joshmatthews’s review published on Letterboxd:
One problem with watching a movie about disaffected young people who think they are just like the characters in “The Great Gatsby” is that, if you’re a middle-age bourgeois guy like me, you see them as sort of pathetic. The old cliche “get a life” comes to mind. That would require the characters here to decide what “life” means, which is their central problem.
Except, yes, I feel for these characters. I get the emotionalism, the feelings of having no friends or identity, no clear future and misplaced desires. It helped, long ago, that I read a lot of Kierkegaard. “Burning” is a page, maybe just a paragraph, out of the first part of “Either/Or.” None of these characters has much clue about human desires — either what they want or what they should want. They amble through this movie wanting sex and relationships, money and success, friendships. That’s the “Greater Hunger” that one of them talks about. Maybe Africa will solve it? No,
This seems like an Antonioni movie in Korea, fifty years later. It’s not just that, but you do get Paul Schrader’s “trandscendental moments” in many scenes that describe the misplaced longings of the young people in the movie — the lingering POV shot during sex of the empty space in the wall, the lingering shot after the female dances half-naked looking at the sky. The camera asks, “so you are enjoying this moment, but what is next, and what does it all mean?” None of these characters has much clue, as I said. They turn to arson, or desiring sex, or wanting to be successful in some venture.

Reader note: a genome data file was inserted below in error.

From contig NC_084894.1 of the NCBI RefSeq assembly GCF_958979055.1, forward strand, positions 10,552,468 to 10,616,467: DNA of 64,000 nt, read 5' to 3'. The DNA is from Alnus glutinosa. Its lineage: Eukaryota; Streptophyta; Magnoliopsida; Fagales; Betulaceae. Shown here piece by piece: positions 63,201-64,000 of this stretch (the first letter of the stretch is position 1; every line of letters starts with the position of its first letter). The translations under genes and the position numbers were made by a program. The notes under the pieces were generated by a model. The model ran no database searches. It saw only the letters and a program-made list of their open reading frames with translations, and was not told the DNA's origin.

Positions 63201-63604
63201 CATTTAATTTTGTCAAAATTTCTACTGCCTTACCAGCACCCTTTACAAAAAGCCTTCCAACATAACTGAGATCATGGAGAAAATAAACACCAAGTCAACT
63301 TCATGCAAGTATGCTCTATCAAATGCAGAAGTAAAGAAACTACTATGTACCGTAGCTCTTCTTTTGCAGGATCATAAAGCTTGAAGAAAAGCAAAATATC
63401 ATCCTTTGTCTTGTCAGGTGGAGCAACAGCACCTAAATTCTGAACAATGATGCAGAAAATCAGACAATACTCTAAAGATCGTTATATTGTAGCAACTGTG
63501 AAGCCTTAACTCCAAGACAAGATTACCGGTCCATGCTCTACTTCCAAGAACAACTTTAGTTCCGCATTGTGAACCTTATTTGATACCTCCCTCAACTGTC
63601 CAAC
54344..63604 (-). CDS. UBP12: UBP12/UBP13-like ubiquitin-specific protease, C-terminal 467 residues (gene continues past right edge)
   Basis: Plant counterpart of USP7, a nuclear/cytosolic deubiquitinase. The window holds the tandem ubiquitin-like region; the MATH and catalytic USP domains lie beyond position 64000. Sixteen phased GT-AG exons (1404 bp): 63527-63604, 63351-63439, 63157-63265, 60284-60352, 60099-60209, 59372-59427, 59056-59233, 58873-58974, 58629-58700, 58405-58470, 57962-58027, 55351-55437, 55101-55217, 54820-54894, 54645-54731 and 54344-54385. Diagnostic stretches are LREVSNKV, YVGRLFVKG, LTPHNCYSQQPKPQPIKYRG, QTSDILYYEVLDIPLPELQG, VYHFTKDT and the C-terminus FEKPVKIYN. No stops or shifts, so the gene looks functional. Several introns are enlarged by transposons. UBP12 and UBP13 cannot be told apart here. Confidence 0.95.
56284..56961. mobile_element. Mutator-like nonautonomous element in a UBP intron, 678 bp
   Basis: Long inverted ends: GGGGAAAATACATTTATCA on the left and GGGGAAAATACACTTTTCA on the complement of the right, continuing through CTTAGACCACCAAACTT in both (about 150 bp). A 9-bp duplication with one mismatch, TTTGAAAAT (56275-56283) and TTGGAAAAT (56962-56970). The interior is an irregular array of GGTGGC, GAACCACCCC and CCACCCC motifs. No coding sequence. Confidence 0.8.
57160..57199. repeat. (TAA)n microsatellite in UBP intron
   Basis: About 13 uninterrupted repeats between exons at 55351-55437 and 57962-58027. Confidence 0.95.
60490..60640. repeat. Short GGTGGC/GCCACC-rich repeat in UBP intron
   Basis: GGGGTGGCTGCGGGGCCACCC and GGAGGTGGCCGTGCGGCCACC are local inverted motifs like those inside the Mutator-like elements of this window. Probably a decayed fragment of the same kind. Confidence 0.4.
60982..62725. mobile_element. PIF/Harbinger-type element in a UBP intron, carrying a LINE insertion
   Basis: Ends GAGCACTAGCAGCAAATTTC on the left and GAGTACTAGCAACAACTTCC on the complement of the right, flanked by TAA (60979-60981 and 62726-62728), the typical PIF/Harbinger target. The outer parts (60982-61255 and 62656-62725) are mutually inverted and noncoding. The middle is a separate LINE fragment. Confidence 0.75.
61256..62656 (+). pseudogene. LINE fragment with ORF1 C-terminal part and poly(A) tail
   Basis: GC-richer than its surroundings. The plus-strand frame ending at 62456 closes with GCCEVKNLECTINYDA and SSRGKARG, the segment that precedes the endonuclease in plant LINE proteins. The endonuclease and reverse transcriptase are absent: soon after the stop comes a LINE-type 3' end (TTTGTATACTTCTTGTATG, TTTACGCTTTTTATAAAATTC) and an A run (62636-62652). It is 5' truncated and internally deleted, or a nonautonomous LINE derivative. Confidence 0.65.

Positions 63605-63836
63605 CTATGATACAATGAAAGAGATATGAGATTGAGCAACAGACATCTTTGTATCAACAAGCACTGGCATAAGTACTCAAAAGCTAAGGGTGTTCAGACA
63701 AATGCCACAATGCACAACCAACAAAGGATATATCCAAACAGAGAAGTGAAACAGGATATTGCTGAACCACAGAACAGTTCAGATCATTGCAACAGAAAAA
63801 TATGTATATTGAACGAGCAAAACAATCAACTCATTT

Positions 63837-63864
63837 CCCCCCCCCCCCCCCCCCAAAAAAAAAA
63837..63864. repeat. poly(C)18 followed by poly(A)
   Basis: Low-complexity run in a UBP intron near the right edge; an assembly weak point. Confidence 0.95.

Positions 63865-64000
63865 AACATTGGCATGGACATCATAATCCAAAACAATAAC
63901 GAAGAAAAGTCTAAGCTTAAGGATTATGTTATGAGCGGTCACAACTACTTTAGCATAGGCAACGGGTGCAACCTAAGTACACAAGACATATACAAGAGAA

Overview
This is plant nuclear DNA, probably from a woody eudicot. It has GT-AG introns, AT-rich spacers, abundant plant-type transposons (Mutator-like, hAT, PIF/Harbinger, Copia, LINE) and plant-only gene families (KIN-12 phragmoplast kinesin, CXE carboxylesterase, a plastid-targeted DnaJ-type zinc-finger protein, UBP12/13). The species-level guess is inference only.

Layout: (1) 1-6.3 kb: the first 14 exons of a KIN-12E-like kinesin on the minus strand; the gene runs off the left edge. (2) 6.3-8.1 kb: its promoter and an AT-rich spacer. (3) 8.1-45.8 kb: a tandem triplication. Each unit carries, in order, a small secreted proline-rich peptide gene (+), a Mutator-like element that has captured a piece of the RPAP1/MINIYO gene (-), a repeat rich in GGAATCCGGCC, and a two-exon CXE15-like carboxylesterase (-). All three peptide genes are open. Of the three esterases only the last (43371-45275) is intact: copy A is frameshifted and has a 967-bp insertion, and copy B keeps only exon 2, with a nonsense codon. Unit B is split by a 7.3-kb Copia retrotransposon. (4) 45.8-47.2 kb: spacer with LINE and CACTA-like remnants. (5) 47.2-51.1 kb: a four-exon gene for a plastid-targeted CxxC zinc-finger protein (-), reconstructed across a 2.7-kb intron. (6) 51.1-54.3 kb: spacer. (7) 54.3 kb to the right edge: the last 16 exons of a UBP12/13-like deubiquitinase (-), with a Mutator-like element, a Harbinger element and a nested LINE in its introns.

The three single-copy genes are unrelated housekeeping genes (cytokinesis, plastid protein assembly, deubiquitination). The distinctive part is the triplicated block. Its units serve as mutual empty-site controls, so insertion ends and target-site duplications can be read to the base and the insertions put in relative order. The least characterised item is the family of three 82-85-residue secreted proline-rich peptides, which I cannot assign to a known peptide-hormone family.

The main character says he gets Faulkner because Faulkner was writing about him. He also talks about Gatsby. We see shots of Donald Trump talking about America on his TV. Is this the cultural and moral rot that America has bestowed on South Korea, or do the characters find seeming answers in American literary modernism?
The movie shows the price of individualism within a technologically developed urban landscape, created to make humans into tools. The characters as human are all “dehumanized.” The main character continually is trying to answer his phone but no one is there.
The movie is lovely in spots, but its themes have been repeated so often in similar slow-cinema/long-take ways that I see nothing new or exceptional here. I would rather read Kierkegaard again.
However, I will take this movie over “Parasite” because at least “Burning” has figured out that once you’ve acquired wealth or established equality, you still have the ultimate ethical and spiritual problems of Existence staring you in the face each and every day, something that complaints about economic injustices won’t solve at all.